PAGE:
A (hopefully corect) Chronology

3

Chiropractic as a cure for deafness-1895
Chiropractic as a cure for all disease-circa 1896
Chiropractic as a correction of DIS-EASE-circa 1900
DIS-EASE as the cause of all disease-circa 1905
DIS-EASE as the cause of some disease-1914
The cause of DIS-EASE-1927
Vertebral subluxation as the cause of DIS-EASE-1927
Purpose driven/mission driven or objective driven chiropractic. circa 1976
Dr. Thom Gelardi who is responsible directly and indirectly for some of the greatest and most important contributions to modern chiropractic philosophy and practice has given us a term that demands study and analysis. He said recently that “the mission of the chiropractic profession is the center of the profession”. Whenever Dr. Gelardi speaks, he makes me think and for that I will always be grateful to him for having increased my knowledge and understanding. He was the first (to my knowledge)to teach chiropractors that all other professions are defined by their objective. I used that phrase (Objective Straight Chiropractic) in my 1994 text, Refined by Fire, the Evolution of Straight Chiropractic, describing the approach to chiropractic that began with the opening of Sherman College and the formation of the FSCO (now the IFCO). At the time, I did not give Dr. Gelardi the proper recognition for that philosophical breakthrough or at least the term. Primarily because I only saw it as a period of the evolution of straight chiropractic. Dr. Mark Romano is largely responsible for it becoming a description of a segment of the profession. I would like to rectify that omission now.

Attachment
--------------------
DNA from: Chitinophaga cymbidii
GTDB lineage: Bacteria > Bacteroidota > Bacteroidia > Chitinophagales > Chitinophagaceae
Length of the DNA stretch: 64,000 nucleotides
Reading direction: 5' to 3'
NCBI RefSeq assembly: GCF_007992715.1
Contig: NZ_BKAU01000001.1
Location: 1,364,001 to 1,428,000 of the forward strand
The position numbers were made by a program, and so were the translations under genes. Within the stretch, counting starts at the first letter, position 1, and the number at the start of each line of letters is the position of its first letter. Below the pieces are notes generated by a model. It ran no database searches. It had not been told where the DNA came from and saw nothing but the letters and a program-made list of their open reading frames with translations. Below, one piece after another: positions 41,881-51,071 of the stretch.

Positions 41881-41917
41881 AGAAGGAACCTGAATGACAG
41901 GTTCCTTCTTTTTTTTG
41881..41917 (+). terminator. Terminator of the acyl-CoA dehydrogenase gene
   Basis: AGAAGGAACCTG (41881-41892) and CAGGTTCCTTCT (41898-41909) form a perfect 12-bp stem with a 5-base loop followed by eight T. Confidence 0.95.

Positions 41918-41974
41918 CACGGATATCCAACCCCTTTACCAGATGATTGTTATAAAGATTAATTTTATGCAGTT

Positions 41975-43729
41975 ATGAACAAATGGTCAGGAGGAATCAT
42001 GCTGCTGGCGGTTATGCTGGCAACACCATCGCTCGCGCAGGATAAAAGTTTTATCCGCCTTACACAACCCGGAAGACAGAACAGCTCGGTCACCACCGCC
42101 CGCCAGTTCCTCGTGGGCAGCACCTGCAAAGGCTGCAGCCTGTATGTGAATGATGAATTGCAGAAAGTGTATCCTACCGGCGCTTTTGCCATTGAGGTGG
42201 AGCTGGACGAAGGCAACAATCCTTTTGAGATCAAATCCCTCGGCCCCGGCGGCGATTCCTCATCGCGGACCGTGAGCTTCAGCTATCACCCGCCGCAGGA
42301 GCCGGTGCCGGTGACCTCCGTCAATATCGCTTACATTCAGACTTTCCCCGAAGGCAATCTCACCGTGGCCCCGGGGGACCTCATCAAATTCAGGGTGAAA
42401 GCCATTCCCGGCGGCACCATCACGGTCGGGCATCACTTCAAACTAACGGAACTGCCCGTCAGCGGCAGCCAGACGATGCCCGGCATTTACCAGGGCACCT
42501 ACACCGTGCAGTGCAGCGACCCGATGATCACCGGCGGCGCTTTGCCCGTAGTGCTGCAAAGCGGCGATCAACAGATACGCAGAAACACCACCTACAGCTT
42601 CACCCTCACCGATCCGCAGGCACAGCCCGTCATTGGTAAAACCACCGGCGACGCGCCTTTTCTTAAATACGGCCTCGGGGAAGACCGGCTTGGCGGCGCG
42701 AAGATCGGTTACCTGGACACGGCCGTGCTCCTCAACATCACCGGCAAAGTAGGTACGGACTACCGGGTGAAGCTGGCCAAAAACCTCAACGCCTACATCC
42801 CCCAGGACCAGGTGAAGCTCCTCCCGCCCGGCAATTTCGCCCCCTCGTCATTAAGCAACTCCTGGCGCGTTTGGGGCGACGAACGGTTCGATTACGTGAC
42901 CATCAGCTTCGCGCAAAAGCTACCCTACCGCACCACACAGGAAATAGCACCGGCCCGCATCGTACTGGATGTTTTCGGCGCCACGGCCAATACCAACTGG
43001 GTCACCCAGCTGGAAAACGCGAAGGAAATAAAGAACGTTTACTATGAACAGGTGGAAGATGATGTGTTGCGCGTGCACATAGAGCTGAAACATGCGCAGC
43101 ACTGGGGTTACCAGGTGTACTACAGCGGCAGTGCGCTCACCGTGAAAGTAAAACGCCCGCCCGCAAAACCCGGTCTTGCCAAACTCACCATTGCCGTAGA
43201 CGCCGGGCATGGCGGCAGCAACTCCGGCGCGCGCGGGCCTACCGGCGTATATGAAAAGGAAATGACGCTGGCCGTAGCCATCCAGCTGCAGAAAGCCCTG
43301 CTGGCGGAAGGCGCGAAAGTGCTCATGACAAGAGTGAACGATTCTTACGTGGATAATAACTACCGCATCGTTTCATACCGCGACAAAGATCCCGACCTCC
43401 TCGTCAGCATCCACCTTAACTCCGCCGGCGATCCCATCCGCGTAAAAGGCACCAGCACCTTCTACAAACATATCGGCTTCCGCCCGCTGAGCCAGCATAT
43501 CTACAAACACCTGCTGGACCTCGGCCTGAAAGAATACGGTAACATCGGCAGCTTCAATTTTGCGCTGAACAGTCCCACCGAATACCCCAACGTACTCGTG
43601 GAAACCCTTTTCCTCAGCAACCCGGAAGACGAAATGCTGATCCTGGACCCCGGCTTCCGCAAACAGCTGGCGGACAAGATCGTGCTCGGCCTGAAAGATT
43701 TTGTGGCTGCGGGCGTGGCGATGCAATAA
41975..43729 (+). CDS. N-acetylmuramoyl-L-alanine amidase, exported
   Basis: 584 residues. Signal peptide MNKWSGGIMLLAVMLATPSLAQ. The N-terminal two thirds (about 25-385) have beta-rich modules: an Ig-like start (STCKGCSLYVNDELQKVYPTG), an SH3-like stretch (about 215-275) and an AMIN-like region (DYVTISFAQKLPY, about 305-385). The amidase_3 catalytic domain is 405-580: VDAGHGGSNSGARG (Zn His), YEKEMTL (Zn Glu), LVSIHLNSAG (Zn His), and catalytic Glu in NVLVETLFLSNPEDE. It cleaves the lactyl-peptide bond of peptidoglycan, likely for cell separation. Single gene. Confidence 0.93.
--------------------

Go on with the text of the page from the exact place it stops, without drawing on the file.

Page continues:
At the 2014 IRAPS, Dr. Gelardi used the term vertebral subluxation centered ({VSC}- not to be confused with the vertebral subluxation complex, a term coined by the late Dr. Joe Flesia many years before). This along with describing the mission of chiropractic and the emergence of Objective (straight) chiropractic has created conflicts among some of the profession. As B.J. said, Conflicts Clarify. Hopefully an understanding of these terms and how they relate to present day chiropractic will create a clarification for at least a certain segment of the profession.